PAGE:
It is possible to reduce symptoms of hyperarousal and hypoarousal and help people widen their window of tolerance:

  • Grounding – grounding techniques help people focus on the present moment and remain within their optimal window. These techniques can either be physical, such as touching something cold or savouring a strong taste, or mental, such as thinking of categories or playing a memory game. During a panic attack or flashback, people can feel overwhelmed by their emotions and reactions. Still, grounding techniques interrupt the body’s response and help the brain return to a place of safety. 
  • Mindfulness – an essential skill of mindfulness involves being aware of the body and being able to remain in the present moment. Anxiety and dissociation caused by hyperarousal or hypoarousal can be distressing, but being mindful and aware of the body can help reduce panic and help people connect to their bodies. 
  • Identify triggers – triggers push people outside of their window of tolerance and into hyperarousal or hypoarousal. Identifying triggers and having a plan in place for how to manage them can help people stay within their window of tolerance and manage the triggers they encounter daily. 
  • Somatic experiencing – hypoarousal is connected to the freeze response, where the body freezes when there is a low chance of escaping a traumatic experience via fight or flight. The body can then hold the energy stored by this response long after the threat has passed, which can present as anger, guilt, or muscle tension symptoms. Somatic experiencing takes a bottom-up approach to treatment and helps people recognise bodily sensations and resolve trauma that lingers in the body. 
  • Professional help – having a smaller window of tolerance can be challenging to manage alone, even when using coping skills. Seeking professional support for trauma can help people address the root cause of hyperarousal and hypoarousal while working to expand their window of tolerance in a healthy, safe environment.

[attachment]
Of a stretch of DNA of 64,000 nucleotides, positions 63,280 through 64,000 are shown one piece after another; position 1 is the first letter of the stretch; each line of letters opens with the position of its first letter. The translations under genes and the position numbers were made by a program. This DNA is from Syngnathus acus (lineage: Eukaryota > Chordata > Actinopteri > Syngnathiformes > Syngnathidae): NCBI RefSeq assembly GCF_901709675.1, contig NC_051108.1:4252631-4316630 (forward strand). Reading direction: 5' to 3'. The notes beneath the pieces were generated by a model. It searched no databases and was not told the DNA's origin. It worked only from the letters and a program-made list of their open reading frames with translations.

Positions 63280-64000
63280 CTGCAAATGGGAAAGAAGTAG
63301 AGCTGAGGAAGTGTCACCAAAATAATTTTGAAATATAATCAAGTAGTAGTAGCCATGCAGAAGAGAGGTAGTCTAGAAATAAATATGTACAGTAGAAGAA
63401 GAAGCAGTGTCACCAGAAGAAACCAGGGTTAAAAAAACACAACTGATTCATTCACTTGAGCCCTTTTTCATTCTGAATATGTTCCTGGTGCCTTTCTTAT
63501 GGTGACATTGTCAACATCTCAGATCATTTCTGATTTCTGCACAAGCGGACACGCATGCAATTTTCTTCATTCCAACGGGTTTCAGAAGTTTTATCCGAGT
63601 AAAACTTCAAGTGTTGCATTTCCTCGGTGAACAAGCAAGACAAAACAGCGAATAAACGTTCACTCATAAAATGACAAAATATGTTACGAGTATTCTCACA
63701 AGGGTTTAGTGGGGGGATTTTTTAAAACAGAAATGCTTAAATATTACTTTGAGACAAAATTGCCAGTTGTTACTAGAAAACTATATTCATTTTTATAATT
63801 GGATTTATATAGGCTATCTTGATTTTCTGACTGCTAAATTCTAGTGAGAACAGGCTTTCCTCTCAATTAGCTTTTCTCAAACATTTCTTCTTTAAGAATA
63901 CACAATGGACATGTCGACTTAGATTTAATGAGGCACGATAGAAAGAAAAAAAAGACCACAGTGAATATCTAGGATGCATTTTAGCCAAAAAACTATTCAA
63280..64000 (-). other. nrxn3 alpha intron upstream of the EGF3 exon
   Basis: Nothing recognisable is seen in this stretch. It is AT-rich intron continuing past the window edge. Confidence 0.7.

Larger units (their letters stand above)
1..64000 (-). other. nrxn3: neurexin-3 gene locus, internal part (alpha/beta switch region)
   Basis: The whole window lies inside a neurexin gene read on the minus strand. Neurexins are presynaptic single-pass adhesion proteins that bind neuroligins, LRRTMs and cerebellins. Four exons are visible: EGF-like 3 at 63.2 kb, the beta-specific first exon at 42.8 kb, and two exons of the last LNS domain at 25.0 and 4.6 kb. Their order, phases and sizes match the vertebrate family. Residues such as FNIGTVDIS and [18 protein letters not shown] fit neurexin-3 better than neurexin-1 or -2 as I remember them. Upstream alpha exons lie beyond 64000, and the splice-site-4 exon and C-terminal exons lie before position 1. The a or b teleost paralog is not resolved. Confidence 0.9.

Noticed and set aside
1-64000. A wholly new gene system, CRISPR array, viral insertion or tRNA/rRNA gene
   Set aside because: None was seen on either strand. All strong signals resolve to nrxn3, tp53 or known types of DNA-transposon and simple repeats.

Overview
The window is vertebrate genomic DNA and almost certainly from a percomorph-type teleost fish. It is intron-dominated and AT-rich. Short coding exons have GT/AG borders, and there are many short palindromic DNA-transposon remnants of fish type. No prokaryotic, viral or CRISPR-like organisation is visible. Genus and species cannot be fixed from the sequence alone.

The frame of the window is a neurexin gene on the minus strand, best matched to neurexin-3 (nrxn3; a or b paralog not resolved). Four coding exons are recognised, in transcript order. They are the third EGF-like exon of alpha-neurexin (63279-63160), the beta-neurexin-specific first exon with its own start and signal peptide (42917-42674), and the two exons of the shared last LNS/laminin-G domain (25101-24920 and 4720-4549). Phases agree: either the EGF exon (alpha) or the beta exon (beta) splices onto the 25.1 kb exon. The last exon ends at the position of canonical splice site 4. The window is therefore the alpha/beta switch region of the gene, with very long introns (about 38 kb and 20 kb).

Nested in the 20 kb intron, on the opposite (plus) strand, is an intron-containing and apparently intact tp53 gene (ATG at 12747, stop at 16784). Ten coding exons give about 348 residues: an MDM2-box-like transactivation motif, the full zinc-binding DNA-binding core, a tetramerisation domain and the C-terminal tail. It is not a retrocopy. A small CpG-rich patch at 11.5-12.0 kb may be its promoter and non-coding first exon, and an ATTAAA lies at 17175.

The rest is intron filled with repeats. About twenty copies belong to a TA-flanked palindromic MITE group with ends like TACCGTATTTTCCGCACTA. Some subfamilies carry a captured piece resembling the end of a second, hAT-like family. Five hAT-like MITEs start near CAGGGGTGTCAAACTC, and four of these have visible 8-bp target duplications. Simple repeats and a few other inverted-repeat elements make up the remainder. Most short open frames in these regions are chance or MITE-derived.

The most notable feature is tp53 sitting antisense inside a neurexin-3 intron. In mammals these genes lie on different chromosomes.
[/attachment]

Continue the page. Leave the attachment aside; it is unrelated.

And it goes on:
Different types of arousal can benefit from different coping techniques. As it is characterised by numbness and dissociation, hypoarousal can be combatted by stimulating the senses and utilising physical exercise to reconnect to the body and nervous system. Conversely, more relaxing coping techniques such as soothing music or meditation are more beneficial for soothing the nervous system. 

Hyperarousal and hypoarousal are two sides of the same coin. When someone is pushed out of their window of tolerance by a trigger, they may become hyperaroused and anxious or hypoaroused and detached. No matter the reaction, the window of tolerance can be broadened by treating the root causes of trauma and helping people cope with their symptoms.

If you have a client or know of someone struggling with anything you have read in this blog, reach out to us at Khiron Clinics. We believe that we can improve therapeutic outcomes and avoid misdiagnosis by providing an effective residential program and outpatient therapies addressing underlying psychological trauma. Allow us to help you find the path to realistic, long-lasting recovery. For more information, call us today. UK: 020 3811 2575 (24 hours). USA: (866) 801 6184 (24 hours).